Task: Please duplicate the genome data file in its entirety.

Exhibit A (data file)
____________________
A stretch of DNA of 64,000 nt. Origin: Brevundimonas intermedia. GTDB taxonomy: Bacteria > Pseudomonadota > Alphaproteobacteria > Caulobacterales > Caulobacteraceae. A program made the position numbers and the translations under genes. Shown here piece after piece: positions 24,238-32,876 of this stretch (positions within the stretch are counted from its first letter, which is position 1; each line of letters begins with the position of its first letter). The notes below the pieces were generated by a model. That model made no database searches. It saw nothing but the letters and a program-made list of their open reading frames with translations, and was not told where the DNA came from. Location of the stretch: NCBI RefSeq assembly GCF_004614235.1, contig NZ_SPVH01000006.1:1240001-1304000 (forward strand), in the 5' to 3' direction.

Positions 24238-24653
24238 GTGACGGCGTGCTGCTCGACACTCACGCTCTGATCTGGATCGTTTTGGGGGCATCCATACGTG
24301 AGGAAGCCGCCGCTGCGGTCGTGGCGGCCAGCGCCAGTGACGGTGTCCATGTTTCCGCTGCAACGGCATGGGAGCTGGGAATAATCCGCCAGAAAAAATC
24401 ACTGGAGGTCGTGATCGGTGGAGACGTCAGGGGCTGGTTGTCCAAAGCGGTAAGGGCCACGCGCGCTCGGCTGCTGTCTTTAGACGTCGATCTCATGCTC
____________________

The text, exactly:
A stretch of DNA of 64,000 nt. Origin: Brevundimonas intermedia. GTDB taxonomy: Bacteria > Pseudomonadota > Alphaproteobacteria > Caulobacterales > Caulobacteraceae. A program made the position numbers and the translations under genes. Shown here piece after piece: positions 24,238-32,876 of this stretch (positions within the stretch are counted from its first letter, which is position 1; each line of letters begins with the position of its first letter). The notes below the pieces were generated by a model. That model made no database searches. It saw nothing but the letters and a program-made list of their open reading frames with translations, and was not told where the DNA came from. Location of the stretch: NCBI RefSeq assembly GCF_004614235.1, contig NZ_SPVH01000006.1:1240001-1304000 (forward strand), in the 5' to 3' direction.

Positions 24238-24653
24238 GTGACGGCGTGCTGCTCGACACTCACGCTCTGATCTGGATCGTTTTGGGGGCATCCATACGTG
24301 AGGAAGCCGCCGCTGCGGTCGTGGCGGCCAGCGCCAGTGACGGTGTCCATGTTTCCGCTGCAACGGCATGGGAGCTGGGAATAATCCGCCAGAAAAAATC
24401 ACTGGAGGTCGTGATCGGTGGAGACGTCAGGGGCTGGTTGTCCAAAGCGGTAAGGGCCACGCGCGCTCGGCTGCTGTCTTTAGACGTCGATCTCATGCTC